EVERETT — The owner of an Everett nursing home has agreed to pay $3.5 million to the family of a 97-year-old man for shoddy care he received at the Everett Rehabilitation and Care Center.
A lawsuit was filed in 200
9 alleging that nursing home staff failed to adequately care for a patient who had developed penile cancer and failed to notify the man’s family or his primary doctor that his genitalia were disintegrating.
The state Department of Social and Health Services had cited the home for failing to provide adequate care to the man.
He died March 31, 2008, about two weeks after he was rushed to an emergency room and doctors made the grim discovery.
Lawyers for the man’s family reported Tuesday that they had recently reached a settlement with the nursing home, which is owned and operated by Sunbridge Health Care Corp. Inc., based in New Mexico.
“Settling the lawsuit is in the best interest of all parties in order to bring the matter to resolution,” nursing home administrator Elizabeth Loyet wrote in a statement.
She declined to provide any specific details, citing federal privacy laws about health care.
“We have not wavered in our commitment for the care of our residents. It is our utmost priority and we deliver that care as ordered by an attending physician, in accordance with the care plan designated for the resident,” Loyet wrote. “I want to assure Everett and the surrounding community that our team of caring staff remains focused on providing ethical care and quality of life for our patients and residents we serve.”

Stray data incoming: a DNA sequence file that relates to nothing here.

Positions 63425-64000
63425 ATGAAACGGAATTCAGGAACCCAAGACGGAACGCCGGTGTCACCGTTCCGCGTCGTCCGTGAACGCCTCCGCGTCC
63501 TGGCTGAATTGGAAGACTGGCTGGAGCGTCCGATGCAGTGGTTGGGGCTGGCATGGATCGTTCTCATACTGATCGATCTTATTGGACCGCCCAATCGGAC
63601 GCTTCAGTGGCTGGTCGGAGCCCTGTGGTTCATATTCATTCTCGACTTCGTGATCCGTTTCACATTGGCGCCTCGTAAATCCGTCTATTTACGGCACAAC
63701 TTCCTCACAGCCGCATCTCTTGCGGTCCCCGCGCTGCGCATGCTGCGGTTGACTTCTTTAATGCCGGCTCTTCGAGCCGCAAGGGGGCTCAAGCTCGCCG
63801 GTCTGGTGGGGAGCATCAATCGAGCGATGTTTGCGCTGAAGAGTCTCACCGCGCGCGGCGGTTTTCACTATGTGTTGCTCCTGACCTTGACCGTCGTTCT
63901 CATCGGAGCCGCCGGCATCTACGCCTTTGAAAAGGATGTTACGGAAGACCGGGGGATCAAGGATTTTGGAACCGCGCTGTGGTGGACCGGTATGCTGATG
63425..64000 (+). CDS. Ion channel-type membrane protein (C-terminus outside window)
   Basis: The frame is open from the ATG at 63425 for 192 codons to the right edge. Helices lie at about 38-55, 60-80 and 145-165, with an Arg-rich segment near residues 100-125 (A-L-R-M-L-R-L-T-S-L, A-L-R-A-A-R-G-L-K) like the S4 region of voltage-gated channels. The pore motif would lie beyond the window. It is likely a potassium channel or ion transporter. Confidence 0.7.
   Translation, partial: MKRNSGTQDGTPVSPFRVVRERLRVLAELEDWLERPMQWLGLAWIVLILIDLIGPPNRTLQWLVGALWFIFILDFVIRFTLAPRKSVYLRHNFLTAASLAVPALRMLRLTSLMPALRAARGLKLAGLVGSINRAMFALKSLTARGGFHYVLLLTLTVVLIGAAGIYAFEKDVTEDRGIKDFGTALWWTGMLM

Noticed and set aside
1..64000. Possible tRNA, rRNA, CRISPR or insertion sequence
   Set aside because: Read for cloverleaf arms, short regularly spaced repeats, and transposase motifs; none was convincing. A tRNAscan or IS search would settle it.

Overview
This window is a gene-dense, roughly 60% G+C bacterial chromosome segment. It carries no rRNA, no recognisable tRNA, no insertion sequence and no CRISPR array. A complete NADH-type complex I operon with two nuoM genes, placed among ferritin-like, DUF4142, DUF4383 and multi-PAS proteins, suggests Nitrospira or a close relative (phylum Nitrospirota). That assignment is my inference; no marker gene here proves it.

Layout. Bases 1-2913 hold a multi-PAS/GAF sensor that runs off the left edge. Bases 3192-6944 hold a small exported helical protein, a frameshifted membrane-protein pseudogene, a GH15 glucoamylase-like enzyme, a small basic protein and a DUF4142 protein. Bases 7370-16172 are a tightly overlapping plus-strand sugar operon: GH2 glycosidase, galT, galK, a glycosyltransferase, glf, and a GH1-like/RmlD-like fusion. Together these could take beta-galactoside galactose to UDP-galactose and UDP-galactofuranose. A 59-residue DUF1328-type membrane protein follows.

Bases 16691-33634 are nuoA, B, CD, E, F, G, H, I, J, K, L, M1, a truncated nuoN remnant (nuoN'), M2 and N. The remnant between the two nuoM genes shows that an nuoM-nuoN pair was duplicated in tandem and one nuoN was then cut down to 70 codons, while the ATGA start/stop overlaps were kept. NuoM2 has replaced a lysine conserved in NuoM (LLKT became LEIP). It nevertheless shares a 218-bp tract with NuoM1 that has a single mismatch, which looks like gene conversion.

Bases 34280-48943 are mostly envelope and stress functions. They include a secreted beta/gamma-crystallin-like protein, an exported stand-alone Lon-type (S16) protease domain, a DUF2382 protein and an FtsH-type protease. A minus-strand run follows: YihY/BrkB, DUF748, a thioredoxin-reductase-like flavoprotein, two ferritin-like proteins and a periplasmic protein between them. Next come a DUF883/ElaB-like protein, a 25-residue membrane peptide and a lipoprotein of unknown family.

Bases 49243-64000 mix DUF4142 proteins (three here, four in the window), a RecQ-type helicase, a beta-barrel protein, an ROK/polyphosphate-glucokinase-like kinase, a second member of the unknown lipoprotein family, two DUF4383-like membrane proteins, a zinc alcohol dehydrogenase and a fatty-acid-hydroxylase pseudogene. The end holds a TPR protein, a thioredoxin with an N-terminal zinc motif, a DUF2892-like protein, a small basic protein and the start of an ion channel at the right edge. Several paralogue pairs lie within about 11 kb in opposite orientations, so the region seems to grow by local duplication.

The man went to live at the nursing home in 2004 to be with his wife. She had become sick and needed around-the-clock care. She died a short time later, but the man decided to stay at the nursing home, Seattle attorney James Gooding said.
A nurse on Nov. 7, 2007, reported to the home’s residential care manager that the man had a wound on his penis, records show. The manager went on a three-week vacation, and when she returned she forgot about the nurse’s report, according to an investigation conducted by the state Department of Social and Health Services.
She said she didn’t hear anything more about the man’s wound until a doctor at the hospital called on March 14, 2008 — four months later — to report that the man’s penis was gone and instead he had a gaping wound, records show.
“They knew his penis and scrotum were disintegrating and it’s outrageous that no one in his family or his primary care physician were ever notified,” said Matthew Boller, a lawyer associated with the Seattle law firm Graham Lundberg and Peschel.
There was no one nurse or nursing assistant to blame for the neglect, Boller said. The corporation made the decision to open two new speciality units at the nursing home and cut back on its certified nursing assistants, he said.
The nursing assistants are responsible for changing diapers and bathing patients.
“The place was woefully understaffed. That’s why this occurred,” Boller said.
The center’s director of nursing concluded that the man’s wound developed because he wouldn’t allow staff to conduct periodic skin assessments, state records show.
Patients have a right to refuse care, but nursing homes have an obligation to care for their residents, state officials said.
State inspectors determined that the home had failed to meet a federal standard of care. Administrators at the facility were required to submit a plan to make sure the problems weren’t repeated.
No amount of money will compensate for the amount of pain the man suffered, Boller said.
“It is our sincere hope that by establishing a public settlement, (the) case will bring to light the dangers that frail, elderly residents in nursing homes face, and show the nursing home industry that it will be held responsible when profits are put over people,” he said.
Diana Hefley: 425-339-3463; firstname.lastname@example.org.